Friday, November 7, 2014

Digging up Savoy history

Days after a recent fire in the historic Hotel Savoy I hurried down to the corner of Ninth and Central to have a look. Several doors stood lashed open with cautionary yellow tape, so I walked right in.

I'm ashamed to admit it was the first time I'd set foot inside the old place in probably thirty years. Apart from the spent-campfire smell and the workers cleaning up, nothing had apparently changed. The 19th-century time warp was intact: well-worn floor tiles, Art Nouveau stained-glass dome and windows, wall sconces and heavy oak paneling all seemingly undamaged. I wandered through the lobby and down a dark hallway to the oldest and – judging by longevity and historical significance – most famous restaurant in Kansas City. I wanted to check the condition of the Savoy Grill.

What most people mean when they say they've been to the Savoy is not the tired hotel, a section of which has operated for years as a bed-and-breakfast, but the grill. Over generations the grill's reputation was built on fresh Maine lobster and American Royal champion beef served by very old black waiters in white jackets. I'm afraid I hadn't been to the Savoy in so long mainly because I'd heard the food was no longer a reason to go.

Actually, quality has been suspect at least since the 1970s, when a Kansas City Times critic wrote of "messy salads, mushroom caps stuffed with what seemed to be ground onion and little else, and lobster broiled to a mush and burned around the edges." A current check of online reviews suggests the few good ones are heavily influenced by the old-school atmosphere, unmatched anywhere in town: Pre-prohibition bar; a dark-leather booth favored by Harry Truman; deep-green subway tile and white tablecloths; a dozen panels of romantic scenes on the old Santa Fe Trail, painted more than a century ago by muralist Edward J. Holslag. At least, it was that way before the fire shut everything down.

Now the hotel and its grill await renovation by prospective buyers 21c Museum Hotels. Here's hoping the deal still goes through and the Savoy gets some expert tender-loving care and a long-overdue 21st century makeover that somehow preserves the ancient otherworldly charm. And updates the history.

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The Savoy is proud of its past, as evidenced by a plaque on the brick facade at the corner of Ninth and Central streets. "The Hotel Savoy was constructed between 1890 and 1906," it begins, before describing its architectural significance. According to the hotel's current website the hotel was built "in 1888 by the Arbuckle brothers of the Arbuckle Coffee Company" and "In 1903 it was remodeled and the west wing was added along with the Savoy Grill dining room." Turns out the plaque, the website and the sign hanging out front – "Since 1903" – are incomplete at best, inaccurate at worst.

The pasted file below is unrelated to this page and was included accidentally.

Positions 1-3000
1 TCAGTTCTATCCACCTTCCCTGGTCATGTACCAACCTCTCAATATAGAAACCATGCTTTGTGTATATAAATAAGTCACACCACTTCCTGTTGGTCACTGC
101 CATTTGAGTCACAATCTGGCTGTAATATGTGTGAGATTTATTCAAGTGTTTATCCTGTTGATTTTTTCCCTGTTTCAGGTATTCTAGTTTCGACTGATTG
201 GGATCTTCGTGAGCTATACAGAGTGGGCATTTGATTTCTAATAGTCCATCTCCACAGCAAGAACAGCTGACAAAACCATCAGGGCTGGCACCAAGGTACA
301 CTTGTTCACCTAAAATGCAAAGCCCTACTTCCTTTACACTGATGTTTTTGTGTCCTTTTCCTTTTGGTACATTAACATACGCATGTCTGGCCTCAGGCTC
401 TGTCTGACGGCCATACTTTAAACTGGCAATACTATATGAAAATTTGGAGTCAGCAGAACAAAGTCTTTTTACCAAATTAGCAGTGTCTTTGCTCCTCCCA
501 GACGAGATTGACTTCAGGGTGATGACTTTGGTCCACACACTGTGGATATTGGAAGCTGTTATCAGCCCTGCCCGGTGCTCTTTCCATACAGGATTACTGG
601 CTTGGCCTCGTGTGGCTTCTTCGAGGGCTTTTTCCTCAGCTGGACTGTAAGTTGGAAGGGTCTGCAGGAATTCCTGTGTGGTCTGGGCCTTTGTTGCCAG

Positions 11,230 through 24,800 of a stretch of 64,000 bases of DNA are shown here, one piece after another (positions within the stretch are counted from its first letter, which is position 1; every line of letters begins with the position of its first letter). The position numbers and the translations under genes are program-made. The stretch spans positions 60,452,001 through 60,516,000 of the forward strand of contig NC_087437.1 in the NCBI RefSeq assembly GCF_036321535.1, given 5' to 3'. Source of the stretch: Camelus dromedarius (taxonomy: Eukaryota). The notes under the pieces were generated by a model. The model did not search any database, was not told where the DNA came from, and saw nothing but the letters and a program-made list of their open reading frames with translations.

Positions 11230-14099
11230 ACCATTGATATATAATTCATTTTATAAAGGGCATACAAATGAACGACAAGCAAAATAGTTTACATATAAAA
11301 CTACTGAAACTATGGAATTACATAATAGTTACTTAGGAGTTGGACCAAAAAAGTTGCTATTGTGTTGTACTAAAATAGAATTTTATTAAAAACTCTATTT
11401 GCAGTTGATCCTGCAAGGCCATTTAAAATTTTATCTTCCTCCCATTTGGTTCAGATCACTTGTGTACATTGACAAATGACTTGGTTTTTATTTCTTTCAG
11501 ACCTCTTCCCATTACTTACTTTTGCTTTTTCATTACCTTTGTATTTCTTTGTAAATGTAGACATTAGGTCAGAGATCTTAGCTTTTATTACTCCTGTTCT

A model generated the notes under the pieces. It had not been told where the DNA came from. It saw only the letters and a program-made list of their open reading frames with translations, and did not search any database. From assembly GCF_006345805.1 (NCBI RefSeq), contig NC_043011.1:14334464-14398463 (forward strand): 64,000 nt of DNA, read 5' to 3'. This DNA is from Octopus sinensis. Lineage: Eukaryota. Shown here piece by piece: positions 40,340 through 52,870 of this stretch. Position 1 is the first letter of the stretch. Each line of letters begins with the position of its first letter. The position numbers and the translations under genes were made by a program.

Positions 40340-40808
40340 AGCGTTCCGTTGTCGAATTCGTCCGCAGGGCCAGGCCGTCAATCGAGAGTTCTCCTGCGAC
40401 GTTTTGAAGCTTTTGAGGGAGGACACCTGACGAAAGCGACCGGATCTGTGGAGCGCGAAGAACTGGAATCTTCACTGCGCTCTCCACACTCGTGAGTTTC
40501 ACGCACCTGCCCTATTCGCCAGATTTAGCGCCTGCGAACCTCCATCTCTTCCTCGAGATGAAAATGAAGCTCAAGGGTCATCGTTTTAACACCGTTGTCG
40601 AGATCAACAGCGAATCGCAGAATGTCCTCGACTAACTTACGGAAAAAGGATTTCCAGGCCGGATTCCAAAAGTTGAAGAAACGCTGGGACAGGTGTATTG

A little independent archival digging unearthed different details. Yes, the hotel began life in 1888, not as the Savoy but as the Hotel Thorne, named for Dr. Joshua Thorne, its builder and one of Kansas City's first physicians. Four years later Thorne sold the hotel, but the deal wasn't completed until 1894 with different buyers, William Jamison and John Arbuckle, partners in Arbuckle Coffee of New York. The hotel had been closed for some time, but after repairs it reopened at the end of 1894 as the Savoy.

In July 1905 The Star noted a six-story brick addition was going up at Ninth and Central "to double the size of the Hotel Savoy." Then in December that year the paper reported on "the grill room of the addition to the Hotel Savoy," being designed by the architectural firm of Howe, Hoit and Cutler. "The new grill room will be opened in March," the article said. In other words, though a restaurant surely had operated elsewhere in the hotel, the Savoy Grill that exists today dates to 1906.

A century ago this month the Savoy marked 20 years under that name and advertised directions from Union Station, which had just opened:

It's interesting that for a time in the 1930s the grill was called the Pioneer Grill, known as a good choice for a turkey dinner:

The Depression brought a brief closure before new owners reopened and the Savoy Grill name really took root. The new owners obviously recognized the value of history:

Which brings me back to that newspaper story of late 1905, the one about the design for the new grill. The architects had decided that the room would have a theme based on the Santa Fe Trail and that an artist, as yet unnamed, would be hired to paint a series of Western scenes. One of them revealed the inspiration:
"In digging the excavation for the addition to the Savoy the workmen unearthed a pair of wheels such as were used on the ox wagons years and years ago. They were fifteen feet below the street level. This really suggested the idea of the Santa Fe Trail pictures."
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And so I was happy to see, as I squeezed past the stacked tables and chairs in the Savoy Grill after the fire, that Edward Holslag's murals were still there, looking fine. Still the inspired legacy of a pair of old wagon wheels dug up more than a century ago. May they live for a new century of diners.

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